Today I make a promise to myself to love each of my children for their strengths and their weaknesses, because both make them beautiful. And one of my most favorite scriptures (Ether 12:27) reminds me that it is in our weakness that we find our strength and that it is only through those weaknesses that we learn to rely on grace. Yes, my children are flawed. And that is by design.

For family night this week, we watched a video about a little bird sitting in a wet nest in the rain, waiting for his eggs to finally hatch while watching a beautiful, singing, hatching bird family next to him. The bird rolls his eyes in the drizzle and pulls out his cell phone, scrolling through images of other birds having fun and looking amazing. He tries to sleek his hair back to match one of the more handsome birds he sees, and his hair falls back flat in his face. He slumps down in the wetness. Just then another bird starts gathering a choir of all the birds around. The wet bird in the nest at first shakes his head no. Surely he has nothing to offer. But with a little encouragement from the choir director he finally flies over to join all the different voices. When he finally opens his mouth, he realizes he has a beautiful, deep baritone to contribute, making the music even better than before. https://www.youtube.com/watch?v=VlB0WoF18V0

I love the reminder that we are all important and valuable exactly the way we are. God’s choir is meant to have many voices. We all have our good stuff and our hard stuff. As a mom, my job will be to keep that in mind as I watch my precious little ones grow. I’ll keep encouraging them to be their best, but I’ll try to remember that their path to happiness and their best self will be different than mine. They will turn into exactly the people they are meant to be, and thank goodness for that.

Son, Mother, Family, Mom, Bubbles

Every day joy

I recently finished a wonderful book called “The Shell Seekers” that captures the story of three generations of family members. Some I fell in love with and some made me cringe. Within the family there are a few characters who prioritize material possessions, money, and status. Other characters find happiness in things like spending time in a garden, at the beach, enjoying a piece of art, or time with people they love. The book got me thinking about how often we chase the wrong things in the name of happiness. A shiny new car, another new outfit, a big promotion, a checked-off to-do list. Usually, though, joy is simpler than that. It’s right there in front of us, waiting to be picked up. Kind of like shells in the sand. Funny how good I used to be at picking up shells with my bucket on the beach. Grownups sometimes forget.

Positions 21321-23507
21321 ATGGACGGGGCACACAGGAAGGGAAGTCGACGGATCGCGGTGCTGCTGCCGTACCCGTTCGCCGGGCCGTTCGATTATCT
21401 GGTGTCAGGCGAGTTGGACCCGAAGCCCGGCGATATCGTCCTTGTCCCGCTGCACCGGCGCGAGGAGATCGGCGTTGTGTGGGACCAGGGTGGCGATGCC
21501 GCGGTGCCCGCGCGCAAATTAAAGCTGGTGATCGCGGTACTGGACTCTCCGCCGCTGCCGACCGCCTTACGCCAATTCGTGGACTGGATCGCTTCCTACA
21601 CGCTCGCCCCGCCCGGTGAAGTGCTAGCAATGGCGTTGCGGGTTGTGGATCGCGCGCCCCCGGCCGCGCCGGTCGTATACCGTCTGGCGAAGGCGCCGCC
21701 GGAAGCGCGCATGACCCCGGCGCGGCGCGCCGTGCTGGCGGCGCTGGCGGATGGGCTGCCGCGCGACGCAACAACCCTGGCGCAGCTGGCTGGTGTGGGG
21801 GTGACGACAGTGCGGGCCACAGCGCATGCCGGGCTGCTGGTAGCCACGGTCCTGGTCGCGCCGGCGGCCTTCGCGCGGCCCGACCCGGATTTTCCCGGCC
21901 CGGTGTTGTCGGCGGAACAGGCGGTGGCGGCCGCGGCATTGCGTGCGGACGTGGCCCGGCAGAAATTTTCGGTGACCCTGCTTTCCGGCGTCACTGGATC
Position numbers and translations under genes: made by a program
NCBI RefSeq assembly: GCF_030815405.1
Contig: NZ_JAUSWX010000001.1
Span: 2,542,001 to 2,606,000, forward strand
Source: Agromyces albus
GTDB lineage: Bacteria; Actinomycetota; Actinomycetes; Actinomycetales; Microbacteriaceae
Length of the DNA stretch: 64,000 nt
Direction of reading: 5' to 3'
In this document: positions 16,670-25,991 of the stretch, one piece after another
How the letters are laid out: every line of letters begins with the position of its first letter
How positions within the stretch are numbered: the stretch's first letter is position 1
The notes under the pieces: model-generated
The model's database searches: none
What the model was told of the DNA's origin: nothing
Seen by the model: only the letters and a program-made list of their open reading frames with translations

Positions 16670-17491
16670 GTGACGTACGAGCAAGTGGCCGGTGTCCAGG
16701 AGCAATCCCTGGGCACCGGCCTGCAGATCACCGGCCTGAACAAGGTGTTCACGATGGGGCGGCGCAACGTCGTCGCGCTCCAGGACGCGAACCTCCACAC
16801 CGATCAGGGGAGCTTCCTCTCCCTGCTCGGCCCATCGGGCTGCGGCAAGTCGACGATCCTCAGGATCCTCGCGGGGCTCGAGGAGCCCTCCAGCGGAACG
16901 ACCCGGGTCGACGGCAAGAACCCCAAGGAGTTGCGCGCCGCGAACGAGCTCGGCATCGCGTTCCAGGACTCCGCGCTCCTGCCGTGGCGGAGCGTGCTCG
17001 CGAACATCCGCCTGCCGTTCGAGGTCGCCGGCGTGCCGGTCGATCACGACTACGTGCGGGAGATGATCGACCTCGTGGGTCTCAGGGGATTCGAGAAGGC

One day recently with this book on my mind, I was on a run with my dog. It was a sunny day and he was just leaping around in front of me, exploring the trail and bushes, stopping to look back at me periodically with his tongue flopping out the side of his mouth. I swear he can smile. I was listening to an NPR podcast about research on joy. Scientists, the host explained, had discovered something interesting about joy in a recent study. They had asked hundreds of people what brought them joy. The results were surprising. Joy, they found, wasn’t anything grand or complicated. People reported finding joy in little moments when time just dissolved. Maybe it was watching a child play with bubbles, or seeing hot air balloons in the sky, or sipping a cup of hot chocolate, or meeting a friend for lunch. I slowed down and thought about that for a minute. How easy it might be to miss those moments.